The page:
Taking multivitamins, omega-3, probiotics or vitamin D supplements may reduce the risk of testing positive for the novel virus which causes C-19, at least among women, according to a large observational study.
The research, published in the journal BMJ Nutrition Prevention and Health, found that taking vitamin C, zinc, or garlic supplements was not associated with a lower risk of testing positive for the virus, the findings show.
The researchers, including those from King’s College London in the UK, drew on adult users of the C-19 Symptom Study app to see if regular supplement users were less likely to test positive for SARS-CoV-2.
The app was launched in the UK, the US, and Sweden in March 2020 to capture self-reported information on the evolution of the pandemic.
The researchers analysed information supplied by 3,72,720 UK subscribers to the app about their regular use of dietary supplements throughout May, June and July 2020 during the first wave of the pandemic as well as any C-19 virus swab test results.
Between May and July, 1,75,652 UK subscribers regularly took dietary supplements while 1,97,068 did not.
Around two-thirds (67 per cent) were women and over half were overweight.
In all, 23,521 people tested positive for SARS-CoV-2 and 3,49,199 tested negative between May and July.
The study found taking probiotics, omega fatty acids, multivitamins or vitamin D was associated with a lower risk of SARS-CoV-2 infection by 14 per cent, 12 per cent, 13 per cent and 9 per cent, respectively.
No such effects were observed among those taking vitamin C, zinc, or garlic supplements, according to the researchers.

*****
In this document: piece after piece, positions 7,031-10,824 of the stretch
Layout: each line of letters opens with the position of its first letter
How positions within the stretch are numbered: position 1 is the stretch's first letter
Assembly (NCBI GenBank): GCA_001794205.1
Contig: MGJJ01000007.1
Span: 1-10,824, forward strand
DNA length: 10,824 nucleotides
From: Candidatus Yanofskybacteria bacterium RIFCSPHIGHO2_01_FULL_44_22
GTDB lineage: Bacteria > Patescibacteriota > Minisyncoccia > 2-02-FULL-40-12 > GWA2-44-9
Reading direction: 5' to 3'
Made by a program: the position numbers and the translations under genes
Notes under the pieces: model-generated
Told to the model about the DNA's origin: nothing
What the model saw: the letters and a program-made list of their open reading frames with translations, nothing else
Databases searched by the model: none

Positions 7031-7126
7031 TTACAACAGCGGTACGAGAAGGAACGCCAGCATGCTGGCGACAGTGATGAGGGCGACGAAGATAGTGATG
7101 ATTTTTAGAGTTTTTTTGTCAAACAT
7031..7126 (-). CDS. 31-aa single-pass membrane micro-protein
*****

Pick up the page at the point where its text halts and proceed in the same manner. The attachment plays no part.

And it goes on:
When the researchers looked specifically at sex, age and weight (BMI), the protective associations for probiotics, omega-3 fatty acids, multivitamins and vitamin D were observed only in women of all ages and weights.
No such clear associations were seen in men, the researchers said.
Despite some differences, the same overall patterns were mirrored in both the US (45,757) and Swedish (27,373) subscribers, they said.
The researchers noted that this is an observational study, and as such cannot establish cause.
They also acknowledge several limitations, including that the study relied on self-reported data and a self-selected group.
No information was collected on supplement doses or ingredients either.
Although the observed effects were modest, they were significant, noted the researchers, who call for large clinical trials to inform evidence-based therapeutic recommendations.
“We know that a range of micronutrients, including vitamin D, are essential for a healthy functioning immune system. This, in turn, is key to prevention of, and recovery from, infections,” said Professor Sumantra Ray, Executive Director, NNEdPro Global Centre for Nutrition and Health, which-co-owns the journal.
“But to date, there is little convincing evidence that taking nutritional supplements has any therapeutic value beyond maintaining the body’s normal immune response,” Ray added.